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San Rafael OKs urgency law to halt evictions in Canal area (Marin IJ)

Posted on Category Advocacy

Supporters of tenants’ rights hold signs during a rally in front of Saint Raphael Church in San Rafael on Aug. 17, 2018. Marin Organizing Committee and Legal Aid organized the event to protest 40 percent rent increases for apartment buildings in the Canal neighborhood. On Monday, the city approved temporary protections for renters in parts of the Canal neighborhood following a recent wave of evictions. (Alan Dep/Marin Independent Journal)

By  | | Marin Independent Journal


San Rafael has approved temporary protections for renters in parts of the Canal neighborhood following a recent wave of evictions.

The law amends the city’s cause for eviction code and relocation assistance program for the designated “opportunity zone,” which covers two census tracts in the Canal where residents have been disproportionately displaced.

Opportunity zones are economically distressed communities where new investments, under certain conditions, might be eligible for preferential tax treatment under the 2017 Tax Cuts and Jobs Act. The city adopted a relocation assistance program for the neighborhood in 2021 to discourage gentrification.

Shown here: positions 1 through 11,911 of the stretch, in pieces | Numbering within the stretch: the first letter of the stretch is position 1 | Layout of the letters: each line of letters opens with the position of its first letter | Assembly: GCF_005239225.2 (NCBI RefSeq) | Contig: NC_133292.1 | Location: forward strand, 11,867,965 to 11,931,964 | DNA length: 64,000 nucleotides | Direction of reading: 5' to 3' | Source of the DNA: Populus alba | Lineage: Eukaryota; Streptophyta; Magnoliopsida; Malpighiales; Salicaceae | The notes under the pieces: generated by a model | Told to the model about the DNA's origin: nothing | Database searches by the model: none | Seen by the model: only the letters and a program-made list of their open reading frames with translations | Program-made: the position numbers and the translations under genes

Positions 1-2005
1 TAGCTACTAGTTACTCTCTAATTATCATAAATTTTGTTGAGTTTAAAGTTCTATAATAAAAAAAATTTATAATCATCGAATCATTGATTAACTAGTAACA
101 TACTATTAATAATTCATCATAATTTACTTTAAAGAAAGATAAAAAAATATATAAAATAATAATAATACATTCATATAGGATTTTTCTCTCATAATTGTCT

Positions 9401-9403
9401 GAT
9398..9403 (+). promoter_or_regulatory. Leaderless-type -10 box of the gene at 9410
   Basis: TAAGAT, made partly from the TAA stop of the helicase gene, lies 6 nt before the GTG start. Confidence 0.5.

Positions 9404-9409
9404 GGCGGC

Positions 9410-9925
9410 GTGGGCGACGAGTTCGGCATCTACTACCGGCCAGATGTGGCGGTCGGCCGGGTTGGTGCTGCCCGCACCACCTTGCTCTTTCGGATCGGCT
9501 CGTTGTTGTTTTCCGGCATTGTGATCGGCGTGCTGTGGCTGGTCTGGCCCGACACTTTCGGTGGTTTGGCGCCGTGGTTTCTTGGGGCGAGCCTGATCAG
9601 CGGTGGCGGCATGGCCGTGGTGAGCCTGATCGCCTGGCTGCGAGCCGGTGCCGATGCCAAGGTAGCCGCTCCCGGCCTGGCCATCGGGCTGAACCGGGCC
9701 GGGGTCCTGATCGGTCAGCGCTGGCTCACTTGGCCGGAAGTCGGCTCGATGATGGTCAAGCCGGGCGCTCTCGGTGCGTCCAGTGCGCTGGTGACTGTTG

The Meridian Apartments, at 400 Canal St. in San Rafael, Calif. on Tuesday, April 16, 2024. (Alan Dep/Marin Independent Journal)

Under the new urgency ordinance, landlords will no longer be able to evict tenants for health and safety renovations in most cases. If a home must be vacated, landlords must provide the tenant with temporary relocation assistance and the right to return to their dwelling after work is complete.

Since October 2022, 31 tenant households were evicted on grounds of “substantial rehabilitation for health and safety within the Canal opportunity zone,” Alexis Captanian, the city’s housing manager said.

The urgency ordinance, which took effect immediately following a unanimous City Council vote Monday, is designed as a stop gap to prevent more displacement while city officials examine citywide tenant protections, Captanian said.

“Due to the tight rental market in San Rafael and Marin County, it is extremely difficult for displaced tenants to secure housing,” Captanian said. “Staff has received reports of displaced opportunity zone tenants moving out of Marin, doubling up with other families, or becoming unhoused and moving into their cars.”

Captanian said the urgency ordinance will expire at the end of 2026, which is in line with the end of the opportunity zone tax benefits. Officials expect to bring forward proposals for citywide tenant protections before the urgency ordinance expires, she said.

At the center of the issue is a 99-apartment complex at 400 Canal St. where dozens of tenants have been displaced for renovations. Tesseract Capital Group, a San Francisco private equity firm, began a multimillion dollar renovation of the complex two years ago, and have since asked several tenants to voluntarily relocate and evicted others.

Representatives of the company did not respond to requests for comment.

The issue of skyrocketing rent in the densely populated neighborhood has been ongoing for years. Last year, renters and their supporters formed a coalition begging San Rafael city officials to enact rent control, or provide some sort of protection to keep families from being forced out of their homes.